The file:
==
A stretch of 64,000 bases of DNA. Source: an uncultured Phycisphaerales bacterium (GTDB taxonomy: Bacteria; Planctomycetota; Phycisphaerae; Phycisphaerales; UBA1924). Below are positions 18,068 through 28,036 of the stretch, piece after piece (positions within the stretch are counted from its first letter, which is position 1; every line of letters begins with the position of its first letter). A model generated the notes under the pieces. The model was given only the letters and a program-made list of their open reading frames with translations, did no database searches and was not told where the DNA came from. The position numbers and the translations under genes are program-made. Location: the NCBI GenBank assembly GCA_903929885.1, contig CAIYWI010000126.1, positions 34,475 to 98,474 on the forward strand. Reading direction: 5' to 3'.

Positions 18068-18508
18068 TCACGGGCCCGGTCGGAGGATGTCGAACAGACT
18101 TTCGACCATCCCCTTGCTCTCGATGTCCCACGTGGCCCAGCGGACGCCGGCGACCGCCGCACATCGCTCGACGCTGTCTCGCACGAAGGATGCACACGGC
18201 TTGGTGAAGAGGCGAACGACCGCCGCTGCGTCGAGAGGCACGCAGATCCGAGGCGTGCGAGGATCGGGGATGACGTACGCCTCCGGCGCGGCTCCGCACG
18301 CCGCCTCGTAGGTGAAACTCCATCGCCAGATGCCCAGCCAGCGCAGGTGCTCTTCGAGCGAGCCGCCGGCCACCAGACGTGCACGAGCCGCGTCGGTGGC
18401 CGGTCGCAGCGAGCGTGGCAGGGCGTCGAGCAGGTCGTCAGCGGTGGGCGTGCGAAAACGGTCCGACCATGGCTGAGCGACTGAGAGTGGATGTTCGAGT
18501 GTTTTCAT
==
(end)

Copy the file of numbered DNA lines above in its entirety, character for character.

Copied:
A stretch of 64,000 bases of DNA. Source: an uncultured Phycisphaerales bacterium (GTDB taxonomy: Bacteria; Planctomycetota; Phycisphaerae; Phycisphaerales; UBA1924). Below are positions 18,068 through 28,036 of the stretch, piece after piece (positions within the stretch are counted from its first letter, which is position 1; every line of letters begins with the position of its first letter). A model generated the notes under the pieces. The model was given only the letters and a program-made list of their open reading frames with translations, did no database searches and was not told where the DNA came from. The position numbers and the translations under genes are program-made. Location: the NCBI GenBank assembly GCA_903929885.1, contig CAIYWI010000126.1, positions 34,475 to 98,474 on the forward strand. Reading direction: 5' to 3'.

Positions 18068-18508
18068 TCACGGGCCCGGTCGGAGGATGTCGAACAGACT
18101 TTCGACCATCCCCTTGCTCTCGATGTCCCACGTGGCCCAGCGGACGCCGGCGACCGCCGCACATCGCTCGACGCTGTCTCGCACGAAGGATGCACACGGC
18201 TTGGTGAAGAGGCGAACGACCGCCGCTGCGTCGAGAGGCACGCAGATCCGAGGCGTGCGAGGATCGGGGATGACGTACGCCTCCGGCGCGGCTCCGCACG
18301 CCGCCTCGTAGGTGAAACTCCATCGCCAGATGCCCAGCCAGCGCAGGTGCTCTTCGAGCGAGCCGCCGGCCACCAGACGTGCACGAGCCGCGTCGGTGGC
18401 CGGTCGCAGCGAGCGTGGCAGGGCGTCGAGCAGGTCGTCAGCGGTGGGCGTGCGAAAACGGTCCGACCATGGCTGAGCGACTGAGAGTGGATGTTCGAGT
18501 GTTTTCAT